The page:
Fences: Family and Troy S Son

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Outlining Father/Son Relationships Based on the Play Fences by August Wilson August Wilson was an influential 20th-century playwright and the most prominent African American of that craft. Born on April 27, 1945, August Wilson grew up in the Hill district of Pittsburgh, Pennsylvania. His childhood experiences in this black slum community would later become part of his dramatic writings. Though he lived much of his adult life in St. Paul, Minnesota, and in Seattle, the characters and plots of his plays were inspired by realities he experienced growing up in Pittsburgh's Hill District and Oakland neighborhood. August Wilson’s, Fences set in the late 1950's tells the story of Troy Maxson, an uneducated trash collector who has become resentful by a racist system that has deprived of him the baseball career he feels he deserves. This resentment has also caused turmoil in his relationship with his sons Cory and Lyons. Cory's disobedience and Lyons insensible, irresponsible attitude were caused by their father’s indifferent attitude towards them. August Wilson writes about the black experience in Fences and the struggle that many African American men like Troy Maxson. Wilson paints the following picture to describe how different reality was for African Americans compared to their white counterparts: They came from places called the Carolinas…Alabama, Mississippi, and Tennessee. They came strong, eager, searching. The city rejected them ….They sold the use of their muscles and their bodies. They cleaned houses and washed clothes, they shined shoes, and in quiet desperation and vengeful pride, they stole and lived in pursuit of their own dream. (Wilson 1331)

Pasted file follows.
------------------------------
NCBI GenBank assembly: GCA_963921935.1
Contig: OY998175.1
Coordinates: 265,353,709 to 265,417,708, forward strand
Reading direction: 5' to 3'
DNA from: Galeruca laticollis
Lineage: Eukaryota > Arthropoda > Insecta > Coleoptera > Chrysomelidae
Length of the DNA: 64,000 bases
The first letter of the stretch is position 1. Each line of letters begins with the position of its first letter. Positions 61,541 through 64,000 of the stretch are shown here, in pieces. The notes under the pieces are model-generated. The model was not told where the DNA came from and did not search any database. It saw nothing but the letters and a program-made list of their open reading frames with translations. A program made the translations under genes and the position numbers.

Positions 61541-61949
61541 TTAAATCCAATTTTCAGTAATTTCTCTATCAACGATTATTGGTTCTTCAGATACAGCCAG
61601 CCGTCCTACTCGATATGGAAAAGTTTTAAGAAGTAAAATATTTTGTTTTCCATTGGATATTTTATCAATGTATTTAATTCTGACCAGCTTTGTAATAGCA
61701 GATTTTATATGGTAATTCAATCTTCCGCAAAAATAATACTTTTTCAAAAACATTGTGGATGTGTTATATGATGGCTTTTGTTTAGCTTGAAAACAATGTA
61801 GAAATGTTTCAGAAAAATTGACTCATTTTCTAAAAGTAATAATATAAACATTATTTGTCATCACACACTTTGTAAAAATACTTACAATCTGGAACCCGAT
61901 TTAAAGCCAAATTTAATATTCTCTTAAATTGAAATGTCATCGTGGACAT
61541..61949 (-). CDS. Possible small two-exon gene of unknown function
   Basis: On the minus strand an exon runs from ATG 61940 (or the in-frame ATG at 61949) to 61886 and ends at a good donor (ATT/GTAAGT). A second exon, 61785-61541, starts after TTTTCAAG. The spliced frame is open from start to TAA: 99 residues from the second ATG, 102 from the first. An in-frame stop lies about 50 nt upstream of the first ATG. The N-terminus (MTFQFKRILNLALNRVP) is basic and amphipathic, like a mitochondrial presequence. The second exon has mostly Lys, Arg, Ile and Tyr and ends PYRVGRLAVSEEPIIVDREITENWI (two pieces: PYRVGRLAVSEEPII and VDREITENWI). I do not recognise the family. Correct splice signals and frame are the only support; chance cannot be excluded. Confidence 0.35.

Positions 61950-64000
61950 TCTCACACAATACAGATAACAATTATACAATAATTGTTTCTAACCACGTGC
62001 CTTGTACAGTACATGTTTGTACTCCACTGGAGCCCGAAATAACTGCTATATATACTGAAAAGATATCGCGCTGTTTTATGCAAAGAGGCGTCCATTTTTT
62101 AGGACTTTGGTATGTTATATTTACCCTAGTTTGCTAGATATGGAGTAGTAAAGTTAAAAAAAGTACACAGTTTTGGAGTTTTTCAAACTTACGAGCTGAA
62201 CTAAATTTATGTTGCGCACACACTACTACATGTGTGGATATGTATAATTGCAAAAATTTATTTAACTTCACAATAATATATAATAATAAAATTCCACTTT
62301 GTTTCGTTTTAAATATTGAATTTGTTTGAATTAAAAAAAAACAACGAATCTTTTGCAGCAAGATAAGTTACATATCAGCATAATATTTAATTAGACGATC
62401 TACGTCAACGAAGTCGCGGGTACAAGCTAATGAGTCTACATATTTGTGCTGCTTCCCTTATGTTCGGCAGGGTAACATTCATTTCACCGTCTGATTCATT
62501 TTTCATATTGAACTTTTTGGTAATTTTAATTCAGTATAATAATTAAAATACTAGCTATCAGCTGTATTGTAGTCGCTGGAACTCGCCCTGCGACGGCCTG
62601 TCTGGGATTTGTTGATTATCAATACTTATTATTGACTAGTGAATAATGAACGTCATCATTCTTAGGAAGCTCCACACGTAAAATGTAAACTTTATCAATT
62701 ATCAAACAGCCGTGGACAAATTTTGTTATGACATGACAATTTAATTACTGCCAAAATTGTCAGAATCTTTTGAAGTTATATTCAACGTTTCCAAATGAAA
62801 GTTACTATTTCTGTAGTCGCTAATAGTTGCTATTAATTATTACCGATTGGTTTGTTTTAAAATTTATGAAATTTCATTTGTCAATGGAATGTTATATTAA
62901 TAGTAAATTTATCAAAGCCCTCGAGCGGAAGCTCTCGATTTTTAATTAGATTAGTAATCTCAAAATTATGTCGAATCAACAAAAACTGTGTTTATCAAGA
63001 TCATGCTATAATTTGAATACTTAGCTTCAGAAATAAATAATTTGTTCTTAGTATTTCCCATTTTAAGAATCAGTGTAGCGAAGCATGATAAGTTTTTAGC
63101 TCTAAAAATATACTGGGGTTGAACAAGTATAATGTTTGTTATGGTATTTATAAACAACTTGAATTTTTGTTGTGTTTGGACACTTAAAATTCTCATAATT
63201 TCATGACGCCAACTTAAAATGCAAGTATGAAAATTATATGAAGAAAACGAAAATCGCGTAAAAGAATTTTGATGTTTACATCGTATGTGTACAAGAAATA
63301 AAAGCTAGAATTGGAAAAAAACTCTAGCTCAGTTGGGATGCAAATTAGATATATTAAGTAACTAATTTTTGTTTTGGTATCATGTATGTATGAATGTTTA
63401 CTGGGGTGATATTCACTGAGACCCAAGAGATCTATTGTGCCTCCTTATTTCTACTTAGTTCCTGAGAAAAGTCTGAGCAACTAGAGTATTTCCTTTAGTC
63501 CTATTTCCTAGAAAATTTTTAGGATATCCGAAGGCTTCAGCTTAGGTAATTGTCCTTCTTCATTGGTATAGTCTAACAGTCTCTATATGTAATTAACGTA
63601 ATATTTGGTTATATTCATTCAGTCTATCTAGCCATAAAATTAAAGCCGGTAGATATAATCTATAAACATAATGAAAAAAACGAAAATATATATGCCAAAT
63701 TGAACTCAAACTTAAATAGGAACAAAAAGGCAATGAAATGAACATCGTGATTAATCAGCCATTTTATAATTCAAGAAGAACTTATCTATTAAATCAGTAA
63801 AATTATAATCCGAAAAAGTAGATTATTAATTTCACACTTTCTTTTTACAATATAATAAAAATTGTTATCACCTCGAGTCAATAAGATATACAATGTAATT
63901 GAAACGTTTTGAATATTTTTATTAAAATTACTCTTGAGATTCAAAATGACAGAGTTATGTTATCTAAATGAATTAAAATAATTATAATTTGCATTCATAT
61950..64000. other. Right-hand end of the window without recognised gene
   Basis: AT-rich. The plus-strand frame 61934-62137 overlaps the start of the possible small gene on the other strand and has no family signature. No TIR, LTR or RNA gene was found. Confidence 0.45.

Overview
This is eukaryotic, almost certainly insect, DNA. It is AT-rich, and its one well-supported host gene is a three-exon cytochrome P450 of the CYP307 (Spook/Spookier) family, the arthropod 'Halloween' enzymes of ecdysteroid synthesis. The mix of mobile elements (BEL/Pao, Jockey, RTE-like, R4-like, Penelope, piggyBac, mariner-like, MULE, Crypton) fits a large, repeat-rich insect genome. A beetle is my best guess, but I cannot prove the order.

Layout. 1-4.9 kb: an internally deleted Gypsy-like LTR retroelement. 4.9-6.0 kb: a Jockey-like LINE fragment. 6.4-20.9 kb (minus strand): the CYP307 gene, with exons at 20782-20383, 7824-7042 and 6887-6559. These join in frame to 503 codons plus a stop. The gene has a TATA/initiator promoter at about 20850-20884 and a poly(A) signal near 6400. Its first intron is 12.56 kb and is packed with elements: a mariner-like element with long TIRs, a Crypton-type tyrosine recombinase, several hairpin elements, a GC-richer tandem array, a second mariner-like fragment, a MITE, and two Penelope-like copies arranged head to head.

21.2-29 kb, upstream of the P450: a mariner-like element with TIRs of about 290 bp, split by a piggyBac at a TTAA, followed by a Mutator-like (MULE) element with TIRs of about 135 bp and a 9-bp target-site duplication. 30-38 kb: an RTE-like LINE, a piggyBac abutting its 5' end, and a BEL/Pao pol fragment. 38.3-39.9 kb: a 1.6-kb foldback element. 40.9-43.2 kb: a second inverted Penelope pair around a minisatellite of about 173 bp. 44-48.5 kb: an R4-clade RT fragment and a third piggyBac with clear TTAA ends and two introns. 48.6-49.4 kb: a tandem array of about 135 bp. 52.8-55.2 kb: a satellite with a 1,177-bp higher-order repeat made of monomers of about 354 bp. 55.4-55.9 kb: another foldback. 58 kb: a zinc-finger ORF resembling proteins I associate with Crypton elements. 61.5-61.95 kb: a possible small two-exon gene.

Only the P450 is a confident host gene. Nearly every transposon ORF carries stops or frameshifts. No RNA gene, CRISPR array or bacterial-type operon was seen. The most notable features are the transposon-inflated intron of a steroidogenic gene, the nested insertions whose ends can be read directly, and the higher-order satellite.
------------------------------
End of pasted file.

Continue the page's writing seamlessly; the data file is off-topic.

Troy Maxson plays the part of the central character who has been disappointed throughout his life by everyone he has been close to. He was forced to leave home at an early age because his father beat him so dramatically and had to plunge himself into adulthood “And right there the world suddenly got big…” (1352). He feels the purpose for his life is to work hard and provide for his family. As long as he does that he does not see a need for anything else. We learn this from his argument with Cory: “I go out of here every morning … bust my butt …putting up with them crackers every day ...” (1347). Troy's father not only passes on his own race-related frustrations to Troy, but also his inability to face life's challenges with dignity Troy's character creates drama with everyone else in Fences. Troy’s indifferent attitude causes discord as a result of his inability to accept other's choices in life when they differ from Troy's own viewpoint. Troy's father was more of an “evil” man than Troy, but he was a worker and a provider (1352). Troy, even as a runaway, carried with him his father's qualities along with a considerable decrease of the father's harshness and promiscuity. To Troy's credit he can appreciate his father's legacy and excuse his evil side: "But I'll say this for him...he felt a responsibility toward us...he could have walked off and left us...made his own way" (1352). Troy never learned how to treat people that were close to him with love and respect. Troy Maxson is complicated, unstable and finally, a difficult character in the play (Brewer). This makes Troy the contender in the story because he is not only against everyone in the play, but he is also against himself and ultimately making his life and theirs more complicated. The discrimination that Troy faced while playing baseball and the torment he endures as a child shaped him into the person that he has become. Fences establishes the difficulties of acceptance…in both directions of a man’s history: from the father, then from the son” (Brewer). Wilson’s Fences portrays various relationships and impact one man had on numerous people around him. These methods as well as the common story of the struggle between a father and son allow the reader to connect and relate to the characters and the plot. The...
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